Foreign companies could own as much as 75 percent of the new ventures, the officials said. In its negotiations with dozens of international companies, including Exxon Mobil and Royal Dutch Shell, Iraq had until now offered stakes of no more than 49 percent in new joint ventures to develop existing and new oil fields.
Posts on ‘March 19th, 2009’
Until recently, Shell's investment in wind power featured prominently in its corporate advertisements. FoE said the company's move heralded a slightly more honest approach. "Shell is at least being a bit more honest about the fact they are a fossil fuel company. It has seen the limitations of the greenwash it was putting out a few years ago."
"We're picking up properties as they become available or look strategic," said Tracy Boyd, a spokesman for Royal Dutch Shell PLC. Shell does not expect to need large quantities of water for at least 15 years, he said, and by then it may have developed less water-intensive ways to extract oil, perhaps using wind power.
Dozens of smaller oil companies, starved of cash and facing stiff financial constraints from low oil prices, have in recent months slashed project spending, though most big privately run oil firms, such as Royal Dutch Shell PLC, have maintained their spending plans for 2009.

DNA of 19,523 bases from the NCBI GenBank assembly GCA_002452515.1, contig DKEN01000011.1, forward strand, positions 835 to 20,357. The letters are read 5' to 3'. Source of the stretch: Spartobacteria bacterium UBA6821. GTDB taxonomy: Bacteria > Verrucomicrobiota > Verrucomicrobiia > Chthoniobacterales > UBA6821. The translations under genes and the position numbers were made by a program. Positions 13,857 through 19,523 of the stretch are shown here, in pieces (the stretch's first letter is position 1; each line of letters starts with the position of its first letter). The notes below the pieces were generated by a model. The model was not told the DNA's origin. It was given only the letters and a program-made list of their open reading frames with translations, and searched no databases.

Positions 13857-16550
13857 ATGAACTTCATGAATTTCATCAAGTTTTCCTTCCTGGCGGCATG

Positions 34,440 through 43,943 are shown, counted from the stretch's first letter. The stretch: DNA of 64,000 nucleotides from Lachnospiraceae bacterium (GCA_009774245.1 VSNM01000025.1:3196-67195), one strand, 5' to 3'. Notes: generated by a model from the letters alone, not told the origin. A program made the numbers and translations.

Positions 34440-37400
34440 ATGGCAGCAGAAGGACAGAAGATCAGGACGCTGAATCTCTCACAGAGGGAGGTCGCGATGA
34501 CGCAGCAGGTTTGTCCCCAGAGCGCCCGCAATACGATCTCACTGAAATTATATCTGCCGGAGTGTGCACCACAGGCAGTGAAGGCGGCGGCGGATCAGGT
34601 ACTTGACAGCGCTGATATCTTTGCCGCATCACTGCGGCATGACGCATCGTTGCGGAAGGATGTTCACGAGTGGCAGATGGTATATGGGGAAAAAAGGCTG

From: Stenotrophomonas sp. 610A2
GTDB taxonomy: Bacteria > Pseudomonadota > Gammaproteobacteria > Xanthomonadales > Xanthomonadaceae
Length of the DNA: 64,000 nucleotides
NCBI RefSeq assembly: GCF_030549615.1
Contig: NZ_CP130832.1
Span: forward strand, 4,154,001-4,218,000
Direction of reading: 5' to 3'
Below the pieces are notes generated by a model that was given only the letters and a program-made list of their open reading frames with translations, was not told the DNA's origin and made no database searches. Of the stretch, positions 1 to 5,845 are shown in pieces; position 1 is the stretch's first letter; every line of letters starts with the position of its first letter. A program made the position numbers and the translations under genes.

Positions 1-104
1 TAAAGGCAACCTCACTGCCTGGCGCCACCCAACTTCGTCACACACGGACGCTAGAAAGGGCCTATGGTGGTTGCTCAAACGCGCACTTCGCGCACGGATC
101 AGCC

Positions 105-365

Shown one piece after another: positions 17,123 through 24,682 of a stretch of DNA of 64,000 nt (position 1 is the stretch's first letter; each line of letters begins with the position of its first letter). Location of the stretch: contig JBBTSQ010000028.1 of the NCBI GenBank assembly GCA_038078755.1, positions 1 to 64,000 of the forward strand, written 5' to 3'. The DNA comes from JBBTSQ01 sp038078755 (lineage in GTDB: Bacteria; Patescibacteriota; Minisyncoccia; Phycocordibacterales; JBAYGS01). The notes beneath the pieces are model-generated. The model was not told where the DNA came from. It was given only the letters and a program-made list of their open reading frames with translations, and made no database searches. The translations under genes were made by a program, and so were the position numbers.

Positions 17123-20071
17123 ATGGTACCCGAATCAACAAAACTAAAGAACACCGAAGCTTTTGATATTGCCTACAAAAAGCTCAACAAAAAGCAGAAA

Shell’s spending on renewables except biofuel appears to have fallen from $200m a year to zero over the past nine years
So at last we have an explanation. During my video interview with Jeroen van der Veer, the chief executive of Shell, I asked the same question 15 times: “What is the value of your annual investments in renewable energy?”
After several attempts to change the subject, he admitted that he knew the figure, then flatly refused to reveal it. Nor could he give me a convincing explanation of why he wouldn’t tell me, claiming only that “those figures are misused and people say it is too small” and it “is not the right message to give to the people”.
But it was news that a corruption probe into Nigeria's oil industry had been broadened to include Shell itself that spooked the market, sending its 'A' shares down 21p to 1619p.
We’ve got so used to big oil companies trying to use tiny investments in renewable energy as fig leafs for their core business of pumping oil, that in a way, an oil company just turning round and issuing a big ‘screw you’ to such pretensions might almost seen slightly refreshing, if only for the novelty value.
Well, in theory. But it’s hard to read yesterday’s press statement from Shell without your heart sinking. With regards to wind and solar power, Shell said that they do “not expect material amounts of investment in those areas going forward. [Wind and solar] continue to struggle to compete with the other investment opportunities we have in our portfolio.”